Israeli Scouts’ first English-track troop comes to East Hills

Amelia Camurati

The first English-track Israeli Scouts group begins this fall after a year of work by Sid Jacobson Jewish Community Center officials.

Beginning in September, Long Island boys and girls from second through sixth and eighth through 11th grades will begin a new program called Israeli Scouts Atid, based on a stronghold in Israel.

Mika Kaminsky, director of Israeli Scouts Atid, said the troops are the largest youth movement in Israel, giving important life skills to approximately 85,000 children in the country.

In the United States, 3,500 Scouts fill 24 Hebrew-based Tzabar chapters, including a chapter of about 120 Scouts founded at the community center three years ago.

“When Israelis started to come and form communities in the States, there were some parents saying, ‘I want my kids to grow up with the same experiences I had in Israel,’ and that is how these Tzabar chapters were created,” Kaminsky said.

Last year, Areivim Philanthropic Group was looking for new ways to engage children and teenagers with Israeli activities, Kaminsky said. The group discovered the Hebrew language organizations were showing progress, and Kaminsky and others began translating everything into English.

“The translation is not only of the language but cultural issues,” Kaminsky said. “It’s a challenge that we’re working on and we’re seeing how it works.”

The chapters are split into two groups, younger children from third to sixth grade and the teenagers from eighth to 12th grade. Unlike many youth organizations, the leaders are the teenagers, supervised by an adult, and the groups work together to create their own activities.

The Israeli Scouts are connected to the Boy Scouts and Girl Scouts and incorporate typical scouting activities like hiking and camping with Jewish issues and experiences.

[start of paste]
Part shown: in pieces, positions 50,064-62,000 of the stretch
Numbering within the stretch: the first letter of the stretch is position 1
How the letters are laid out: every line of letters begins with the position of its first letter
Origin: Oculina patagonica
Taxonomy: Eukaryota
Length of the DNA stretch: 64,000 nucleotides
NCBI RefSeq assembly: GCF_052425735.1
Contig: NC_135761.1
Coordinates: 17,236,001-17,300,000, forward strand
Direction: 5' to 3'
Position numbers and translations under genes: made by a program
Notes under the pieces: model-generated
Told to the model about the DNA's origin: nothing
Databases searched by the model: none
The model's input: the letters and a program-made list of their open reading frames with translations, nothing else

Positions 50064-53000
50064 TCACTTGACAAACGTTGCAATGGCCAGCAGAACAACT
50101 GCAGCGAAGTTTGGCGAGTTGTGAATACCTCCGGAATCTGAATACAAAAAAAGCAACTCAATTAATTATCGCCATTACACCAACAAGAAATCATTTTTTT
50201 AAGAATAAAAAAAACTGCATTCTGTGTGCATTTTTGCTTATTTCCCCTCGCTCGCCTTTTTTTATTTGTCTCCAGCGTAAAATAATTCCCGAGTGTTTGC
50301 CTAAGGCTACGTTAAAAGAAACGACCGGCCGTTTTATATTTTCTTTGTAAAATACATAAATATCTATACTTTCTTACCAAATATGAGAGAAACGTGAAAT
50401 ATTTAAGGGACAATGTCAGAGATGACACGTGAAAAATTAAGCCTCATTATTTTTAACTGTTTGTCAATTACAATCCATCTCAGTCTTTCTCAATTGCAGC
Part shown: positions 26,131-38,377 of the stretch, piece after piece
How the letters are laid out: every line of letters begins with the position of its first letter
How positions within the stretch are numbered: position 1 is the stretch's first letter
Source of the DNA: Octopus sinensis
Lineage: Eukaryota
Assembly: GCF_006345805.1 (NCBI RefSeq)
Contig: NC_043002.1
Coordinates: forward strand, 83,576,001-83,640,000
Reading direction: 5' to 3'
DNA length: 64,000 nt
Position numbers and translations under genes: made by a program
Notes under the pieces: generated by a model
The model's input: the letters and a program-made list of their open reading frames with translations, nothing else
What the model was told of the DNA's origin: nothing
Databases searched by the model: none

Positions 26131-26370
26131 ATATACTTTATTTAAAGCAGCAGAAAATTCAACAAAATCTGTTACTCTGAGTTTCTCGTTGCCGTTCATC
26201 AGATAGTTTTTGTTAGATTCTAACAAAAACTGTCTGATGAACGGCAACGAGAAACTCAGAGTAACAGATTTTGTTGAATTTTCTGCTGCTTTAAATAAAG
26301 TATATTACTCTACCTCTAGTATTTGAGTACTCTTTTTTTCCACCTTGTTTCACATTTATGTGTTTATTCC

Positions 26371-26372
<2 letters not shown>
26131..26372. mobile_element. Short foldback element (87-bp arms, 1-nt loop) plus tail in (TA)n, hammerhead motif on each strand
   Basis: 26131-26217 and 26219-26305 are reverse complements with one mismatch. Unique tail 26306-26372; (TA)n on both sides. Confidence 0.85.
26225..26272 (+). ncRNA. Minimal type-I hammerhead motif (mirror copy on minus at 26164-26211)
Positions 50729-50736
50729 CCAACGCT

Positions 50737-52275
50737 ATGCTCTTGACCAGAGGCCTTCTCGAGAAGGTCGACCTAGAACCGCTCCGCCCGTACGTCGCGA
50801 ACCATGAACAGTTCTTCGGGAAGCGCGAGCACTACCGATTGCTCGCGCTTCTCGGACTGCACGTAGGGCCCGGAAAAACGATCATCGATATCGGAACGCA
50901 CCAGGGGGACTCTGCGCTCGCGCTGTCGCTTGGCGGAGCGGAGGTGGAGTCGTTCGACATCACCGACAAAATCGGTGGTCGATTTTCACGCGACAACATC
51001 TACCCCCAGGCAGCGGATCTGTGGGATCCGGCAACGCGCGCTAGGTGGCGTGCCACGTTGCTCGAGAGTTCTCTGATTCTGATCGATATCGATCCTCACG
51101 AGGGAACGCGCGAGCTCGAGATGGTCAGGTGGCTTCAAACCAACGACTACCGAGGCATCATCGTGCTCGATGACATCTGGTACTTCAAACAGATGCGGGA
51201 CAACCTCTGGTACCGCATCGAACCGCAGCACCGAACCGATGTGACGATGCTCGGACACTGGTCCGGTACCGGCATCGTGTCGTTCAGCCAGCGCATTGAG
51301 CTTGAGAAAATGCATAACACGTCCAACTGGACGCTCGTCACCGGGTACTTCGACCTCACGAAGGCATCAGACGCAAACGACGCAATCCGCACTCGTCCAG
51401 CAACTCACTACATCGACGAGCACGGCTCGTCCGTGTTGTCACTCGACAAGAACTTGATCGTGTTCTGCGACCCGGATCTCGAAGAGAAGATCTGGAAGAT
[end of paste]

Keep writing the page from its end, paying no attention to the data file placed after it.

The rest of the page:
“As we know in Boy Scouts and Girl Scouts, it’s adults who are the troop leaders, and that’s not the case in the Israeli Scouts,” Lina Zerbarini, JCC director of Jewish life and learning, said. “The high school students are the group leaders, so in our first year we’re going to be training those teens since they haven’t grown up in the Scouts, but kids who grow up in the organization are trained from the moment they start. The impact of teenagers learning to take that kind of care and responsibility is just amazing.”

The goal of the Israeli Scouts is to teach children how to be leaders and develop teamwork skills for the future, but for the Scouts, it’s all about fun and friendship.

“The experience of the kids themselves is about friendship, community and fun,” Center for Israel director Ariel Magal said. “When we talk about the values and the skills, these are the things that adults are talking about implementing for kids. The experience of the kids is, they’re not thinking about leadership skills, they’re thinking about their friends.”

Zerbarini said registration is ongoing for the troop, and she is hoping for approximately 30 children for the younger group and 10 to 15 teenagers to be trained as Scout leaders.

“We encourage involvement and we have several platforms to allow it,” Kaminsky said. “For every holiday, if we do a festival, you’ll see the actual participants running the program instead of having adults doing the program for them. They are learning to do something for other people, and the main thing they’re learning is to do it together.”

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